1965 was the only year that Sir Jackie Stewart raced at Le Mans. Paired with Graham Hill, in a Rover BRM gas turbine ‘jet car’, it was one to remember.
Jackie Stewart at the wheel of the Rover-BRM Photo: Motorsport Images
Jackie Stewart describes the mid-1960s as a “rocket ship” to the top: 1964 was his first year racing in single-seaters, and he won the F3 Championship, as well as an F2 race.
By mid-1965, he was in his maiden Formula 1 season, when he leapt from the rocket car to make his debut at the Le Mans 24 Hours – at the controls of a ‘jet car’.
Don’t, however, let that fool you: a Spitfire of the Triumph variety would overtake him at one point.
“That would have been under acceleration,” explains Stewart, who turned 80 this week. “Once you got it wound up, it was quite quick. It was pretty good aerodynamically.”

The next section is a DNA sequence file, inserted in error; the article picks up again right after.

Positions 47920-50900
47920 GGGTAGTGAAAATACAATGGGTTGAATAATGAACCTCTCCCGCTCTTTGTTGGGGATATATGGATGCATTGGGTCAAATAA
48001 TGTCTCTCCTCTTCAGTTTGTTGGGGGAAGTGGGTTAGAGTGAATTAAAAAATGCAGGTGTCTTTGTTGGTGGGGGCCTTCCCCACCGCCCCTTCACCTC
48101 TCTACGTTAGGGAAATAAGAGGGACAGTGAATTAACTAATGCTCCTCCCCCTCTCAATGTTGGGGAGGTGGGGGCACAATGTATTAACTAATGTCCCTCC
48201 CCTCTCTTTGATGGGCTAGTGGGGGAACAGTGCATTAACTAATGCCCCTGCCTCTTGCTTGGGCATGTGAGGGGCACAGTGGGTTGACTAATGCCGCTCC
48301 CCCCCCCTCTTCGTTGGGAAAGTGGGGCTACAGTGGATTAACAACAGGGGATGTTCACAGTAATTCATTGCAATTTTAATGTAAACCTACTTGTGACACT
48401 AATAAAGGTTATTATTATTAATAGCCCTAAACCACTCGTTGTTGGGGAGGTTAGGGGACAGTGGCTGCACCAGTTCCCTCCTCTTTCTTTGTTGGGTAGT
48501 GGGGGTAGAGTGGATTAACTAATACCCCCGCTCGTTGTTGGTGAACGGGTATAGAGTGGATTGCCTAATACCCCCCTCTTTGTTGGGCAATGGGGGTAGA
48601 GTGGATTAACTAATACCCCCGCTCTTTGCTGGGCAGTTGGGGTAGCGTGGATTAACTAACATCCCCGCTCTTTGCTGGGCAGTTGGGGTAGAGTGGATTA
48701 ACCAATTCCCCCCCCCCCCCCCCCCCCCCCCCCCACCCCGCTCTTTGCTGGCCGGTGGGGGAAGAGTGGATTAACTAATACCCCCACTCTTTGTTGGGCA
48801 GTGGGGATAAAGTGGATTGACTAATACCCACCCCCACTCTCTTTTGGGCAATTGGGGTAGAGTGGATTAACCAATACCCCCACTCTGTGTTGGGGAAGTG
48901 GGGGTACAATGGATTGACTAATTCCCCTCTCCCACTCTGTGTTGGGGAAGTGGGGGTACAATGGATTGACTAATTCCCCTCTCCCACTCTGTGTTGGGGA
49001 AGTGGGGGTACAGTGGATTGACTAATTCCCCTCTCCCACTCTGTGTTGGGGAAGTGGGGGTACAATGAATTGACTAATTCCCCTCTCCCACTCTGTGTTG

The ‘it’ he refers to is the Rover-BRM gas-turbine that he shared with Formula 1 team-mate Graham Hill.
“We realised in practice how slow it was going to be and jokingly agreed that whoever lost the toss would start, stick it in the sandbank at the end of the Mulsanne Straight, shovel sand down the intake, and drive back to the pits,” says Stewart.
“And ‘Grandad’ lost the toss.
Rover-BRM at Le Mans in 1965 Photo: Motorsport Images
“Of course, Graham was BRM’s number one driver and so it was entirely appropriate that he should undertake the opening stint.
“But then, not intentionally of course, he actually did that: ran wide, and sand damaged some of the turbine’s blades. Overheating by the first stop, we were forced to progressively detune it.”